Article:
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  7. Lease vs. power purchase agreement. Some installers offer leases, while others do power purchase agreements. In a lease, you would usually pay a fixed amount each month regardless of how much electricity the solar panels produce (though that monthly fee may go up at some point during the lifetime of the contract). In a power purchase agreement (PPA), you agree to an electric rate and pay for the amount of electricity produced. That means your payment will likely vary from month to month, and the electricity rate generally will go up over time. Sometimes installers can provide only one or the other because of local regulations governing electricity sales.
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  9. Gear research. There is no shortage of solar panel makers, which have more or less standardized the designs and warranties of the equipment (here’s a video about how a solar panel generates electricity). There isn’t a consumer-friendly rating system to say which manufacturers produce better products than others. You can do your own online research, such as checking out which are among the top 10 solar panel makers in the world. But those make it onto the list because of the size of their factories. Many of those that aren’t on the top 10 also make quality products. The key is to ask your installers about how long a manufacturer has been in business, any complaints from other consumers, and the repair and return policy. It’s no different than shopping for electronic equipment or appliances.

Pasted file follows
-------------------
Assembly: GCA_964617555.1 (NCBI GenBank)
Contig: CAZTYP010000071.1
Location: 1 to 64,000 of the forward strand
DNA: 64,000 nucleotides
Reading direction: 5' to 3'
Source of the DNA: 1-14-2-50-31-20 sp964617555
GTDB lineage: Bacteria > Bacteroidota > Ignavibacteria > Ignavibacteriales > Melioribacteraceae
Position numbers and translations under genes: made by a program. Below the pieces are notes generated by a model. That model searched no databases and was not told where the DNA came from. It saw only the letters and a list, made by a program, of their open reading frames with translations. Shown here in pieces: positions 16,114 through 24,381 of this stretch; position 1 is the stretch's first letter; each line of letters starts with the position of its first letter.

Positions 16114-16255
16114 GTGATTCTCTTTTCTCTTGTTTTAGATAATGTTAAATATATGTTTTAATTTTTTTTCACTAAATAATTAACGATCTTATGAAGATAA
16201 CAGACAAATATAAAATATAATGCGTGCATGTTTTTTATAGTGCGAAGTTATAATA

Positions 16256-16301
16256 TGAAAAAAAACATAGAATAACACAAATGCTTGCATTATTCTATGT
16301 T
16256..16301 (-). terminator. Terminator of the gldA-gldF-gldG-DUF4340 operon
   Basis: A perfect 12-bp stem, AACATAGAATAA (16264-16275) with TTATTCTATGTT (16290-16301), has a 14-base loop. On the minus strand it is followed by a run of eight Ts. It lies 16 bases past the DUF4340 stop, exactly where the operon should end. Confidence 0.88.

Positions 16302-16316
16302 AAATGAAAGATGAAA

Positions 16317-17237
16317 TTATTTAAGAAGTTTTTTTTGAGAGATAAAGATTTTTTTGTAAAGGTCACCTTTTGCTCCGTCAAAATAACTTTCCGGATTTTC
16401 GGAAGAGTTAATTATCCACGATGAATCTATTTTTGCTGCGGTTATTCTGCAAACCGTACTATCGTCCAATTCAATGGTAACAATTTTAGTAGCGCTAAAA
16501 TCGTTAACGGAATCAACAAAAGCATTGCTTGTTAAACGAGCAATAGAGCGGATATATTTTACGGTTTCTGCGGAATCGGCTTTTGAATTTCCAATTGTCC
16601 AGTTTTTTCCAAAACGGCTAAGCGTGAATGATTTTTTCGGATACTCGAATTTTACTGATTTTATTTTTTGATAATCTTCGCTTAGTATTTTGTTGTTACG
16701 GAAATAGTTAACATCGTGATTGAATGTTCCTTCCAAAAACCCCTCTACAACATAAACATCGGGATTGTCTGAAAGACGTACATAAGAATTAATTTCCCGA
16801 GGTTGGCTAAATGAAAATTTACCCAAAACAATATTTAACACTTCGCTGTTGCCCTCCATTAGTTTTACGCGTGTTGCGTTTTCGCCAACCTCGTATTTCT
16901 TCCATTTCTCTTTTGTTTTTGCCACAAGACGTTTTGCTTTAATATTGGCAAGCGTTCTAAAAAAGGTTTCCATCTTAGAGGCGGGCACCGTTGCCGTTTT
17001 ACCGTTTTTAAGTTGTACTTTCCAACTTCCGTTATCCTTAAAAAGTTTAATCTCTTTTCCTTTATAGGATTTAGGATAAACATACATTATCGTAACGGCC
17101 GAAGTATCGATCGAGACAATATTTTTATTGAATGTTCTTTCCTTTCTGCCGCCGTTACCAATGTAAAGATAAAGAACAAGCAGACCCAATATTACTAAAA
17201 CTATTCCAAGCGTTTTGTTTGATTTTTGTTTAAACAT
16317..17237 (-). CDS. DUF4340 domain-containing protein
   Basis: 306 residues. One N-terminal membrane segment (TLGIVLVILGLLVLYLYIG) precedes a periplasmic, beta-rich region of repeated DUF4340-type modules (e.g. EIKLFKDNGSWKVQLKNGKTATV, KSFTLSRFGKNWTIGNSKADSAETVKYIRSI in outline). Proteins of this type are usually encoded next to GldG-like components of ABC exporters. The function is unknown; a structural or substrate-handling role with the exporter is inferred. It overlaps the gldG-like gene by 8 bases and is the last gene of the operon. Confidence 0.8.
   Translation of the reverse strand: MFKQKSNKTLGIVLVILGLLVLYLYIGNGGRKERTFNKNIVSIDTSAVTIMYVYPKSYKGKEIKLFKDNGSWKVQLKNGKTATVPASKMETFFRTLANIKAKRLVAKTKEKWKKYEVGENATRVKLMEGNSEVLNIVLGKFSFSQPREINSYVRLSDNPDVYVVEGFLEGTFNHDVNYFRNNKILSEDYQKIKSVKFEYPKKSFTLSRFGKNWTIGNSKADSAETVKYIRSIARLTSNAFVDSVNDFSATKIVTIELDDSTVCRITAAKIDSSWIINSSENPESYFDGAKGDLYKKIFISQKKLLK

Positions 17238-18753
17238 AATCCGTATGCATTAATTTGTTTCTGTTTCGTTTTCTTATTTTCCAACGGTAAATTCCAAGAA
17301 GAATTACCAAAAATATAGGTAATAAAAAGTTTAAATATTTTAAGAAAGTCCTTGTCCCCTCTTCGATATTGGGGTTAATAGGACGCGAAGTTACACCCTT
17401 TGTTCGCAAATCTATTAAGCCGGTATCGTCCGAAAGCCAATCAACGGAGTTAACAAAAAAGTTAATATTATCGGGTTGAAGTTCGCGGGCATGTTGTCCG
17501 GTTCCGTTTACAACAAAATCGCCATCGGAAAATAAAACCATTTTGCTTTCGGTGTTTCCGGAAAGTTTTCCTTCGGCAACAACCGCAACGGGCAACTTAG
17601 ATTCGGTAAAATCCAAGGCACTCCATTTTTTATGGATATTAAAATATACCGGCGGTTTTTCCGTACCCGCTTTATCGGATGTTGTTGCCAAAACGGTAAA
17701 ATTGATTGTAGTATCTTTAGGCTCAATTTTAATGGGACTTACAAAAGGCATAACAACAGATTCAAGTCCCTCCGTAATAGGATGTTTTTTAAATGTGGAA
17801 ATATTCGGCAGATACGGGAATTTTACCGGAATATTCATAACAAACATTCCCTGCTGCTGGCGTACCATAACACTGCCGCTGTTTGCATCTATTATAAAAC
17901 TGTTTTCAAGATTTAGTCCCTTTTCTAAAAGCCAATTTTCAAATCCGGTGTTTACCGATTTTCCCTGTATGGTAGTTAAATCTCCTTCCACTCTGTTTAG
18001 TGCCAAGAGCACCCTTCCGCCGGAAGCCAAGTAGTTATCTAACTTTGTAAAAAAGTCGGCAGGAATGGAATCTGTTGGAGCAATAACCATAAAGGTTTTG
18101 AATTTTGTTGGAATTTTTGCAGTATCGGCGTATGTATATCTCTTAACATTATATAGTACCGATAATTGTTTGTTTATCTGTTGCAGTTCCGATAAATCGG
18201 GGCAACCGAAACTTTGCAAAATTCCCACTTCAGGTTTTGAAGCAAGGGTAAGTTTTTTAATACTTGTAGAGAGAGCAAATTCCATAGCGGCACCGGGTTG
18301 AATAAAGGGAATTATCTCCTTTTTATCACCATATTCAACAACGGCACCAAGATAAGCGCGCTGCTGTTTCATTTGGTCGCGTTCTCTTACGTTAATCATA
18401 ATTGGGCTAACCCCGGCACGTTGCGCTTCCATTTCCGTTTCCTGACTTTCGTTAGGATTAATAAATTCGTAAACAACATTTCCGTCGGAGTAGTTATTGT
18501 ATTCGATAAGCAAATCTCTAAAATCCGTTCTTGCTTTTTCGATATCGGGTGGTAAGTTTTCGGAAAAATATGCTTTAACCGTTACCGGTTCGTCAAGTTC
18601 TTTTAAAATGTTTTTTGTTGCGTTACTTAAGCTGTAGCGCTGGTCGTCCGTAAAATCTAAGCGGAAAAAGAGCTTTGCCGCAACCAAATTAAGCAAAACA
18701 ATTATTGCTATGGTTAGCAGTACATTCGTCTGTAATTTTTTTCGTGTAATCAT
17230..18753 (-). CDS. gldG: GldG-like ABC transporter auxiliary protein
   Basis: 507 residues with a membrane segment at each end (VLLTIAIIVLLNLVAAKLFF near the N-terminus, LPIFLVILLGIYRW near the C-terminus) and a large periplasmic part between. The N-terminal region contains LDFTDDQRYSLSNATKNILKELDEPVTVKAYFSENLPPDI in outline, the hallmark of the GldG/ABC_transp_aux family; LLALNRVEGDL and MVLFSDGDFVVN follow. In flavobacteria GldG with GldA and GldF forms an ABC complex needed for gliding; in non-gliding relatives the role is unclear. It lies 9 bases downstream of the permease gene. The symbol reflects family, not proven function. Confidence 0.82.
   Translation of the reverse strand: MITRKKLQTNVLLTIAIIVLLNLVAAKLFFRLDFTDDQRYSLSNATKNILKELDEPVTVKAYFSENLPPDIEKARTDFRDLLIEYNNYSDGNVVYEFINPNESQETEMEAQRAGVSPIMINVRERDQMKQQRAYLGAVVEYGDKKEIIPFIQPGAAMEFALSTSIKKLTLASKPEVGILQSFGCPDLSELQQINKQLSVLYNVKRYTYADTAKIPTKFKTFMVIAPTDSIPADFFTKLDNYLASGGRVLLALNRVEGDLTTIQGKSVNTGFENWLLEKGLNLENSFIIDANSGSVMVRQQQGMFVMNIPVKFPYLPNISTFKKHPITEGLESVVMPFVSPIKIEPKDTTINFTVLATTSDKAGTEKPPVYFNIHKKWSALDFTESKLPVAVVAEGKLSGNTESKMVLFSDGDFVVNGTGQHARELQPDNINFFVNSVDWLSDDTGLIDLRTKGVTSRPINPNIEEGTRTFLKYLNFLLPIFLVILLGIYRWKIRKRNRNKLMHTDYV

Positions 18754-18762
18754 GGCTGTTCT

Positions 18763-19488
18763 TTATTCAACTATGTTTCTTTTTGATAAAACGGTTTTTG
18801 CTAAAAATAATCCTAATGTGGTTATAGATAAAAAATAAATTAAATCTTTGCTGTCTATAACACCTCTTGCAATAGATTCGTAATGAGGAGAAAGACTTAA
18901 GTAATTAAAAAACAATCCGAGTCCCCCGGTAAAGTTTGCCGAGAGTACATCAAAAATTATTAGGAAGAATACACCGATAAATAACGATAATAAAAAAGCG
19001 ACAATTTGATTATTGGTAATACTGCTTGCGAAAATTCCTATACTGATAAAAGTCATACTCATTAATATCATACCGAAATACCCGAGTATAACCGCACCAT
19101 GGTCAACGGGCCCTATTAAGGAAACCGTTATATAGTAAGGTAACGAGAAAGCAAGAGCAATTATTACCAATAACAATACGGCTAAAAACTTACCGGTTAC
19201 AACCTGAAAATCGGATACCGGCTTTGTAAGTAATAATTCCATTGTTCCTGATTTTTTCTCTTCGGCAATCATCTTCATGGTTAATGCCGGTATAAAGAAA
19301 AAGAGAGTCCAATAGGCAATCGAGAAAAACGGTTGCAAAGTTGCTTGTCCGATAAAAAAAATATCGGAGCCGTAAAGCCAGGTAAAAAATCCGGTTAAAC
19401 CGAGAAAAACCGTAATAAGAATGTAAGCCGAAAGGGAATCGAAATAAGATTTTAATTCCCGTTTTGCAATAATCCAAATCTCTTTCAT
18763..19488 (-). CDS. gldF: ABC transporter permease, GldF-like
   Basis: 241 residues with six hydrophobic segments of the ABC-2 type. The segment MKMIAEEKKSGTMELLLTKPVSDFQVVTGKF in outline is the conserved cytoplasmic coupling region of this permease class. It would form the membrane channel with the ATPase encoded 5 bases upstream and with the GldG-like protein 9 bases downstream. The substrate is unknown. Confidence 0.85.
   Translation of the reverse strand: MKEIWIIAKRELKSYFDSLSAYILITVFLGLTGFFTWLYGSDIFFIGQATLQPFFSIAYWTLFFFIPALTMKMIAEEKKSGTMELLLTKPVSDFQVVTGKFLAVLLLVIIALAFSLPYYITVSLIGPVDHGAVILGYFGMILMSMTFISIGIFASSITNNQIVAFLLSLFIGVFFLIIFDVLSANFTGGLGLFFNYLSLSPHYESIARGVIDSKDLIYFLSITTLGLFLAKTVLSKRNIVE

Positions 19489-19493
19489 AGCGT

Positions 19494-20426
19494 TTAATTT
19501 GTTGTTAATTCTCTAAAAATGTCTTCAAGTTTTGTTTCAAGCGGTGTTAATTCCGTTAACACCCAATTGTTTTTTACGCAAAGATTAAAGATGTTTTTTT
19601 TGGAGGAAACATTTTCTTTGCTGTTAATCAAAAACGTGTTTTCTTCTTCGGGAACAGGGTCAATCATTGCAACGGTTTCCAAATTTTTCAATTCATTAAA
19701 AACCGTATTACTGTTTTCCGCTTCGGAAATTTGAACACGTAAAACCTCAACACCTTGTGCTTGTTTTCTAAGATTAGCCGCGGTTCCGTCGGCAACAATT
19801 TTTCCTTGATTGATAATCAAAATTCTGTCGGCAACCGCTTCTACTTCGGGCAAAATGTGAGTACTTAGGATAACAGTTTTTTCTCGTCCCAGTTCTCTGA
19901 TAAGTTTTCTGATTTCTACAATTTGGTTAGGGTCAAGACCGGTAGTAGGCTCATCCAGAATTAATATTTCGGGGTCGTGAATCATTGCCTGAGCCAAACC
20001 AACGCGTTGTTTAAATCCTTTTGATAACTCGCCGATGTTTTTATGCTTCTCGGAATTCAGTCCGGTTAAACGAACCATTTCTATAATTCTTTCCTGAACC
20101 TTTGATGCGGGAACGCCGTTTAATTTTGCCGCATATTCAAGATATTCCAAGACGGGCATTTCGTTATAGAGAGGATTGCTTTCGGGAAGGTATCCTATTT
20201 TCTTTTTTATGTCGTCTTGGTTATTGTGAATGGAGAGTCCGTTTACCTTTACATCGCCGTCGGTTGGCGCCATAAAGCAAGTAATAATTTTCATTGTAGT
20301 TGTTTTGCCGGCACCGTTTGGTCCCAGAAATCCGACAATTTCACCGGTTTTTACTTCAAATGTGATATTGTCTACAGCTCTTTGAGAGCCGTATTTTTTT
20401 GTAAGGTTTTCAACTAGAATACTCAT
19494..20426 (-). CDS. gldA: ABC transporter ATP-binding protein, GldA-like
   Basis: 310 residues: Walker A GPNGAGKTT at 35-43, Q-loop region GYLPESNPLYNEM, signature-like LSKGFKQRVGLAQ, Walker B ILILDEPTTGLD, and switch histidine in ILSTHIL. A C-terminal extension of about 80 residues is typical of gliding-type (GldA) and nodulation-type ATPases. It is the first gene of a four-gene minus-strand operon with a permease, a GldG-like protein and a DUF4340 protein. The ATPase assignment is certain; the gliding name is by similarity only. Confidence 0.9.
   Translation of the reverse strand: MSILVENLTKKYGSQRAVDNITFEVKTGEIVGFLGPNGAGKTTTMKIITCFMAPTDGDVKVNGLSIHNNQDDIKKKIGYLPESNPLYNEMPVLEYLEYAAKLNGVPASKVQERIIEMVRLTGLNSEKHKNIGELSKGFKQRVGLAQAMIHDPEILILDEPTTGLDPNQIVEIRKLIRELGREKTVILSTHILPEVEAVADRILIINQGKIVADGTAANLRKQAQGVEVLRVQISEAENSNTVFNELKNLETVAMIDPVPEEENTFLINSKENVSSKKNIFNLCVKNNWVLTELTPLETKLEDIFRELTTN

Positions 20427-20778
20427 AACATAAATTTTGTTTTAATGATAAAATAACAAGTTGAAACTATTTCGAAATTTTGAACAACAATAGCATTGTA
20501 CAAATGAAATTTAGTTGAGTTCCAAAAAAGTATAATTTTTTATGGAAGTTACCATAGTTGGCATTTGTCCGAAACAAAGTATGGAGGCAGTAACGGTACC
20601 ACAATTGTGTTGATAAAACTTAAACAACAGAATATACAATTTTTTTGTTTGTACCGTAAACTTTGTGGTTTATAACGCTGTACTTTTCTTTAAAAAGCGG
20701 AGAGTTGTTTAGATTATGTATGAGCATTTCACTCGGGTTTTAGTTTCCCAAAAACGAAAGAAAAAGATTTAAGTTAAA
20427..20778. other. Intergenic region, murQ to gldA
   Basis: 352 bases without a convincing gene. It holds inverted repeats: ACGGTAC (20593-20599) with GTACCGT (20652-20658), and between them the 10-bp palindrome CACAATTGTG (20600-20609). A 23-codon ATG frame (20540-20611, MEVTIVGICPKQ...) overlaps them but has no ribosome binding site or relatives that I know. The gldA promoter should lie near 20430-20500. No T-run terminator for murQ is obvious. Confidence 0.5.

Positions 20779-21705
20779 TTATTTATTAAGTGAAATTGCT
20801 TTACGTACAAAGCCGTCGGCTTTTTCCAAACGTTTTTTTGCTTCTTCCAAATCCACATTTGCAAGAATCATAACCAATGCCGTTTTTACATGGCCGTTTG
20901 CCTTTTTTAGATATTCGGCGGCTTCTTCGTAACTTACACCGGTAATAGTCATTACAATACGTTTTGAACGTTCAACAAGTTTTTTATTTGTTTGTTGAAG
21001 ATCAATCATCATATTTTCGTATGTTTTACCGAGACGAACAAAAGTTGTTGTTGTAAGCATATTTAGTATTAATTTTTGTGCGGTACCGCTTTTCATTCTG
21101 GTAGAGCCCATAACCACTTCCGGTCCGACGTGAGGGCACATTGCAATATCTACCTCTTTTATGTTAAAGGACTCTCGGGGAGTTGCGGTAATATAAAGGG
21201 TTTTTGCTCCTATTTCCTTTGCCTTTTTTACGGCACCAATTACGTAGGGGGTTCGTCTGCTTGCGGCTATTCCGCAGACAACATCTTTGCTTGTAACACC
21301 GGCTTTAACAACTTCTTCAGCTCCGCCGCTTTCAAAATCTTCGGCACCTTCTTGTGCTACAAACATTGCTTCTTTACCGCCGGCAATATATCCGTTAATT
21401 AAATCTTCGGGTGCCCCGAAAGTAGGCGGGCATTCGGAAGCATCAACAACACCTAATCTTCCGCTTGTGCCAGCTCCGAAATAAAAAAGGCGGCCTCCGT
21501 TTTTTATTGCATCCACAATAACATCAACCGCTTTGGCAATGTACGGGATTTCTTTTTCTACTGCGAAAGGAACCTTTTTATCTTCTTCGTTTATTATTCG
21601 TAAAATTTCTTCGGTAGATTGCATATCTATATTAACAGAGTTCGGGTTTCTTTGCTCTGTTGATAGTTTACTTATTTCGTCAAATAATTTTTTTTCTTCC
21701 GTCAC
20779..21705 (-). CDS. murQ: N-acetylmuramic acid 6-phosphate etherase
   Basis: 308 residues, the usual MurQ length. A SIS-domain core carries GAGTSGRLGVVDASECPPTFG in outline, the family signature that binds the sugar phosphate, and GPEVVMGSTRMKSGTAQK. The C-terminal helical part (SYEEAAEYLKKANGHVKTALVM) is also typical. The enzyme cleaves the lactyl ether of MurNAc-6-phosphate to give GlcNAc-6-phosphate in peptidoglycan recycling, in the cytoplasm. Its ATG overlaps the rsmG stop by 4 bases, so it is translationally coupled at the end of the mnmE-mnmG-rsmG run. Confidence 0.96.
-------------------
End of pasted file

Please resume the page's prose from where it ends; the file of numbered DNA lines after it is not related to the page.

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  11. The promise. As with any financing contract, you want to read it carefully and make sure you understand what you’ve been promised. Many installers promote the idea that if you go solar, you will end up paying less for electricity than you would otherwise. That’s an attractive proposition, especially if you have a high energy bill. But understand that those savings may not happen right away but over time.
    No one can predict energy prices many years from now. Those prices depend heavily on the types of fuels used, changing regulations that might add to the cost of generation electricity, and market demand. If your utility can’t promise what your electricity rate will be in 10 years, how can anyone else promise that you will always pay a lower rate by going solar?
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  13. Keeping the system running. If you own the solar panels, you are responsible for their upkeep. The equipment usually doesn’t require a lot of cleaning, though you may not be in such luck if you live in a dusty area or your roof is a magnet for birds. Sometimes squirrels can develop a taste for electrical cables of the system.
     
    Your solar panels are connected to an inverter, which converts the direct current from the solar panels to alternating current for use around the house. The inverter, therefore, can tell you if the power production dips lower than usual. You should regularly check on the inverter’s reading , and you should be able to do that on your computer or even your smartphone.
     
    If you opt for a lease or power purchase agreement, the company that provides the financing is responsible for the equipment’s upkeep. The financing company may not be the installer that set up the solar panels on your roof, and it may end up hiring someone else to do any maintenance and repair work. You should understand who is in charge of servicing the equipment.

 

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Wang is a reporter for GigaOM.